Marriott Alumni Magazine

Fall 2016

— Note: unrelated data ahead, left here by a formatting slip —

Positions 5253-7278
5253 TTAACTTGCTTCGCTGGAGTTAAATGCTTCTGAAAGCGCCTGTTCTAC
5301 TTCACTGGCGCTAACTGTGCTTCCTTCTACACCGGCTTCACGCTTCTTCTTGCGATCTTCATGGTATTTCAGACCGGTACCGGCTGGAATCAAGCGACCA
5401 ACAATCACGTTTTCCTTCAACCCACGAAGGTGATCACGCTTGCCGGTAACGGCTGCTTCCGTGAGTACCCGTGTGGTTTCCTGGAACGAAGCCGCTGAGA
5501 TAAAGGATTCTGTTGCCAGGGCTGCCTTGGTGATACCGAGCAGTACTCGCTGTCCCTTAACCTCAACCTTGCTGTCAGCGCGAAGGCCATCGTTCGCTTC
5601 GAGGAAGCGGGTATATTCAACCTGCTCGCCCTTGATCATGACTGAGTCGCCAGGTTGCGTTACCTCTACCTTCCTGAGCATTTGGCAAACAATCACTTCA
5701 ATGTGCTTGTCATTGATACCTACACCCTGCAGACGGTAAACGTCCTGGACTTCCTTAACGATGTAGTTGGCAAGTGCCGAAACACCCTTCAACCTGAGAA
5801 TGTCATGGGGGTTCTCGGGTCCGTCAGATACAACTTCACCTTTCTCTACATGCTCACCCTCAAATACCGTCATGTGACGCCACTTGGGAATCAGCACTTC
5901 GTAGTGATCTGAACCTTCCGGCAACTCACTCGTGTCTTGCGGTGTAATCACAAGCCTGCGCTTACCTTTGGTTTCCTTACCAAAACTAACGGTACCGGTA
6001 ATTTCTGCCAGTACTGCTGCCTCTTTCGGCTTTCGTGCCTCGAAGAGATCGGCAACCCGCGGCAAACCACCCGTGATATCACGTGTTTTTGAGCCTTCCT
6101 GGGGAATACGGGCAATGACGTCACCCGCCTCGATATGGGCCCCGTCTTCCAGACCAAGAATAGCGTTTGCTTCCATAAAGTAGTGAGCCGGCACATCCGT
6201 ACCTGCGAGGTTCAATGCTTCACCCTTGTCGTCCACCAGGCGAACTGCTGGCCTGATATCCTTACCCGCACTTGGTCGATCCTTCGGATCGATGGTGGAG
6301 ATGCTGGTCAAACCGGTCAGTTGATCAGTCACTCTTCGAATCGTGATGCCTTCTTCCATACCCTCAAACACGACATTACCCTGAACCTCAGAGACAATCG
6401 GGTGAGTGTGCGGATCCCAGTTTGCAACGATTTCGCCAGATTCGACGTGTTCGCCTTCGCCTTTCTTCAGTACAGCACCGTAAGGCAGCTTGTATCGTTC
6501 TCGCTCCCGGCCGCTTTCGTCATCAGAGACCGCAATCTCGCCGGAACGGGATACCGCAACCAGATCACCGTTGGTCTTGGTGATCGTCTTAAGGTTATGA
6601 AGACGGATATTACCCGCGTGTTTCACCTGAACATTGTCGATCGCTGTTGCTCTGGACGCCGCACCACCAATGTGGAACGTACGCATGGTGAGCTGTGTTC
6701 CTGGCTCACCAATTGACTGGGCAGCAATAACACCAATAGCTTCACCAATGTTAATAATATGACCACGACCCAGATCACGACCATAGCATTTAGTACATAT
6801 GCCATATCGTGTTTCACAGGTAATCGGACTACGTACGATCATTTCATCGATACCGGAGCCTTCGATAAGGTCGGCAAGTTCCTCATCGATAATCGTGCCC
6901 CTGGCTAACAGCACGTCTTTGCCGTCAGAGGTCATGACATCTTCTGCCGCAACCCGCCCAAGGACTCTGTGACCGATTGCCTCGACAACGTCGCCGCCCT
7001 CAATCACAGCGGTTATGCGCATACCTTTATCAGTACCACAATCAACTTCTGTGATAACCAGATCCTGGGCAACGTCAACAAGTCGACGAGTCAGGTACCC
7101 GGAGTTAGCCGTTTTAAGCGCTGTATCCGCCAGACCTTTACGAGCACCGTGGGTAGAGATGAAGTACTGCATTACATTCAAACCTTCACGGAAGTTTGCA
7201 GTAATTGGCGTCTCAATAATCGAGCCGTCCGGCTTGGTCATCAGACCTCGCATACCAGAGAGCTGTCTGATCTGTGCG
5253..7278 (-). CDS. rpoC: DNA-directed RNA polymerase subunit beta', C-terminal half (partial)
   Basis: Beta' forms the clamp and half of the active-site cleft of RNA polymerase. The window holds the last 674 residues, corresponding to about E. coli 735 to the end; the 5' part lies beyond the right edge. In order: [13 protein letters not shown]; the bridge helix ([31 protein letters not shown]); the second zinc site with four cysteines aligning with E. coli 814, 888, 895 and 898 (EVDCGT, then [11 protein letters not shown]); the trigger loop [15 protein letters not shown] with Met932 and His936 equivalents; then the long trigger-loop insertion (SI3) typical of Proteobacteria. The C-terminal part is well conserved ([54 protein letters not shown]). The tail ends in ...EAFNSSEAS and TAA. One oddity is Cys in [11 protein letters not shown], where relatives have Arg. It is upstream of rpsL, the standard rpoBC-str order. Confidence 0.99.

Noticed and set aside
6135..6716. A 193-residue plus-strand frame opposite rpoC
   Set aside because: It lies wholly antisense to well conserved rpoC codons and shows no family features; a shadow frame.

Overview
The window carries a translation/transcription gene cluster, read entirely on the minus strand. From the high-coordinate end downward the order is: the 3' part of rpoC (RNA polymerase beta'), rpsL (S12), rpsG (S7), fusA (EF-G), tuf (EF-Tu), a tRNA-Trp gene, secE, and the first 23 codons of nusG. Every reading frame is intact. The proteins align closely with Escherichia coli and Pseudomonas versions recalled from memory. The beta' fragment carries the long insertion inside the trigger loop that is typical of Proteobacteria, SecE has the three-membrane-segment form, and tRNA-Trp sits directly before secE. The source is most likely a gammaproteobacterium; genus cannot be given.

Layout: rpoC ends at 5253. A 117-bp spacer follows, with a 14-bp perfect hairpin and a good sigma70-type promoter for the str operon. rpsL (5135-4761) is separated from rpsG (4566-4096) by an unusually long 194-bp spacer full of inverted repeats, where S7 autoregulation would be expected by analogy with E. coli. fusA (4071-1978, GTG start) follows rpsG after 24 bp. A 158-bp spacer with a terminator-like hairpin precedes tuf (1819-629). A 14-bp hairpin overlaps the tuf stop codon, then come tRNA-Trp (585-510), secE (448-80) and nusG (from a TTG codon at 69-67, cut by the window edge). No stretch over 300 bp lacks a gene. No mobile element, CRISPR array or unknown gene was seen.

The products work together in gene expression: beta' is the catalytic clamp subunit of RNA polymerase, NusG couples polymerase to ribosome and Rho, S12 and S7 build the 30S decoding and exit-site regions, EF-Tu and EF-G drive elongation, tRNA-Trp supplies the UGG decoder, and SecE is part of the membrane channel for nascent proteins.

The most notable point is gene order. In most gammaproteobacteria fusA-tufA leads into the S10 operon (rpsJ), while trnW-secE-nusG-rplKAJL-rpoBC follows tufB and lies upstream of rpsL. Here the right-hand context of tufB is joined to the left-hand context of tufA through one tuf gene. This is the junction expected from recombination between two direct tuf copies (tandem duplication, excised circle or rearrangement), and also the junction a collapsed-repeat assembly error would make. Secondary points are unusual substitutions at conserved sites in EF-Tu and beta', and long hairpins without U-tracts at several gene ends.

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School News "The award shows the amount of work that we've put into the program," says cadet Gregory Fitzpatrick, an economics senior from Mission Viejo, California. "It means that we're being recognized as the best." Marriott School Honors Bateman Awardees This spring, more than five hundred people gathered in their business professional attire at an event students have dubbed the "Oscars of Provo." But instead of movie elite earning accolades, it was business students who were honored at the Marriott School closing social. Attendees mingled and dined during the award ceremony, where winners of the Bateman Awards and the Marriott School Interdisciplinary Case Competition were announced. This year's Bateman Award winners are Matthew Merrill, an account- ing senior from Mapleton, Utah, who was presented with the Outstanding Undergraduate Student Award, and Maya Inoue, a second-year MBA student from Honolulu, who won the Outstanding Graduate Student Award. Accounting professor Dave Stewart took home the Outstanding Faculty Award, and the Outstanding Student Organization Award went to the Women in Management Club. The Bateman Awards were created in 2002 in honor of Merrill J. Bateman, president of BYU from 1996 to 2003 and dean of the BYU School of Management from 1975 to 1979. Bateman presented the awards to this year's honorees. a company," Mortensen says. "Right away it means that we can now actually start doing business with some of our beta customers." byu Army rotc Receives Geronimo Award After a year of strategic program changes, BYU's Army ROTC program celebrated a major success after being named the best large-level program in the region. "We are here to develop leaders not only of America but also of our families, churches, and communities," says Lt. Col. Chanda Mofu, former professor of military science. "It's great that the work the cadets do is being recognized." The Geronimo Award is given annu- ally to one of thirty-six ROTC programs in the West. The BYU Army ROTC was selected for its excellence in quantity and quality of cadets commissioned, the average GPA of those cadets, and their average physical training scores. On behalf of the program, Mofu accepted the award in San Antonio from the US Army Cadet Command Fifth Battalion. He says the focus of the ROTC program has shifted to help train cadets to become leaders who can adapt and think more dynamically. Jumping into new methods and tactics has paid off. Younger cadets are developing faster thanks to being given more responsibility under the guidance of experienced officers. In addition, sophomore cadets are being trusted as team leaders—a position formerly held only by junior cadets—giving them more chances to develop leadership and decision-making skills. Tech Startups Buzz at Business Model Competition Innovative technology is defining the twenty-first century, and the Rollins Cen- ter for Entrepreneurship and Technology's 2016 Business Model Competition (BMC) showcased some of the latest innovations. Leading the tech charge was Whistic, a software company that provides businesses with an effective assess- ment of the security risk level involved in sharing company data with a third party. Cofounders Andrew Watanabe, a second-year MBA student from Salt Lake City, and Josh Mortensen, a second-year MBA student from Phoenix, took home first place and received $5,000. "Experience has taught us you just never know what's going to happen, so we were really pleased to come in first," Mortensen says. BMC judges evaluated students' ability to design a business model, test it with consumers, and make changes based on feedback. This year sixty teams competed in three rounds, with the top ten teams receiving $20,000 in cash prizes. "The purpose of the BMC is to ensure that students learn and practice startup techniques that lead to greater success," says Steven Fox, acting managing direc- tor of the Rollins Center. "These tech- niques—agility, validation, pivoting, and other principles—are helping students reach their goals." With the prize money as momentum, the winning Whistic team can now move the product forward. "The winnings will help us run tests on our website and speed up our progress as mba students and first-place winners Josh Mortensen and Andrew Watanabe receive a check from Steven Fox, acting managing director of the Rollins Center. Lt. Col. Chanda Mofu (center) receives the Geronimo Award on behalf of the bYU Army ROTC. 35 fall 2016

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